As the Latah County Coroner for 15 years, and as a practicing family physician, I was well aware of the prescription drug abuse problem long before I came to the Idaho legislature. Over 200 Idahoans die annually from prescription drug overdose. At the same time, there is increased pressure to treat chronic pain.
Complex problems deserve careful consideration, and I have come to realize the legislature and the laws we pass are often blunt instruments. Our founders did not make it easy to pass laws and it should not be, for laws can harm as well as help. A colleague in the Idaho Senate had a constituent approach him about their young sons tragic accidental overdose death. He showed his proposed solution to me, a law requiring prescribers to access the prescription data bank before writing a controlled substance prescription under threat of penalty. Other states have adopted this. I supported a different approach.
In 2011 I asked representatives of the Boards of Medicine, Nursing, Pharmacy, Dentistry, as well as representatives of the professional associations to meet and address this problem. It is called the Prescription Drug Abuse Prevention Work Group(in short: Rx Work Group). We have met quarterly, I usually attend by teleconference. Some good ideas have been brought forward.
Understand that we have a tool in this battle. Idaho has a Prescription Monitoring Program (PMP), administered by the Board of Pharmacy. The Rx Work Group found we had to change the law to allow sharing of information between the professional boards. We did this. We also advocated that all practitioners who have a Controlled Substances Permit from the Board of Pharmacy be required to register with the PMP. This law has also been passed. I’m not opposed to all laws, but I believe it’s important to act responsibly, not just pass sweeping legislation then beat one’s chest about solving a complicated problem, when in fact, the culture needs to change. My interest was to get the tool (PMP) to be used to improve the quality of prescribing by practitioners. To do this we needed a common agreement about the goals of prescribing controlled substances and cooperation between the various licensing boards to improve the prescribing practices of their licensees (doctors, dentists, nurse practitioners, pharmacists, etc.).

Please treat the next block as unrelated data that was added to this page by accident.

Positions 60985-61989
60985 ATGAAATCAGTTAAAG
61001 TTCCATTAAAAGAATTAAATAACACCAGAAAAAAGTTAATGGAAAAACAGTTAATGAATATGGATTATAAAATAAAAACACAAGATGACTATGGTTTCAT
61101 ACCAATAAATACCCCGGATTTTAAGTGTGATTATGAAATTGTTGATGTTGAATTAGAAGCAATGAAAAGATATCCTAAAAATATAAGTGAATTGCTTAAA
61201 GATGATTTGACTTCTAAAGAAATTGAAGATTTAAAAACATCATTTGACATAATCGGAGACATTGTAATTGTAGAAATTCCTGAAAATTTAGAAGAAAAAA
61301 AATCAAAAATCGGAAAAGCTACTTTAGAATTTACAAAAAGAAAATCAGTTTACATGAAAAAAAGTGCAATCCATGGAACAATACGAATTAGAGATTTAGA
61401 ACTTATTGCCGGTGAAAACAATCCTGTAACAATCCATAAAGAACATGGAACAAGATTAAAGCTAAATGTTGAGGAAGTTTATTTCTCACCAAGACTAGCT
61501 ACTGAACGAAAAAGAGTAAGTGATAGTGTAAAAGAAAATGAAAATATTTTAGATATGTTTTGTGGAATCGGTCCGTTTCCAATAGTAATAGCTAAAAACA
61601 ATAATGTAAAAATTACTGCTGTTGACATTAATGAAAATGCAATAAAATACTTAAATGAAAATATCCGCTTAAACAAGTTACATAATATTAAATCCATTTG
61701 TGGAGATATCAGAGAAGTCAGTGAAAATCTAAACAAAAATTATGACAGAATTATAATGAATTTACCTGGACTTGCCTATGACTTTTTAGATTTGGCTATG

So in 2015, with the input from board directors and professional organizations I drafted a statement of purpose and guidelines for practice. This was adopted as a base for the ongoing quality improvement process to be administered by the Office of Drug Policy.
There has been ongoing surveillance of prescribing and constant feedback between the PMP, Board of Pharmacy, Board of Medicine and Board of Dentistry, and Nursing, all in an effort to make these improvements. We struggled to gather the appropriate data to make sure our efforts had any effect. Many times, the death certificates (filled out by county coroners) have incomplete information, so that is another part of the loop that needs to be closed.
I hope the Governors Office of Drug Policy (ODP)can shepherd this effort. Instead, I see their focus to be building a wall around Idaho as the states around us liberalize the use of marijuana. ODP works for the governor, not the legislature, but that would have been an effort of mine in the future, had I been relected.
I believe prescription drug abuse, the irresponsible prescribing by practitioners, and the culture of inappropriate pain treatment has done more harm to our state than illegal drugs have. But maybe the work can continue. It is worth it.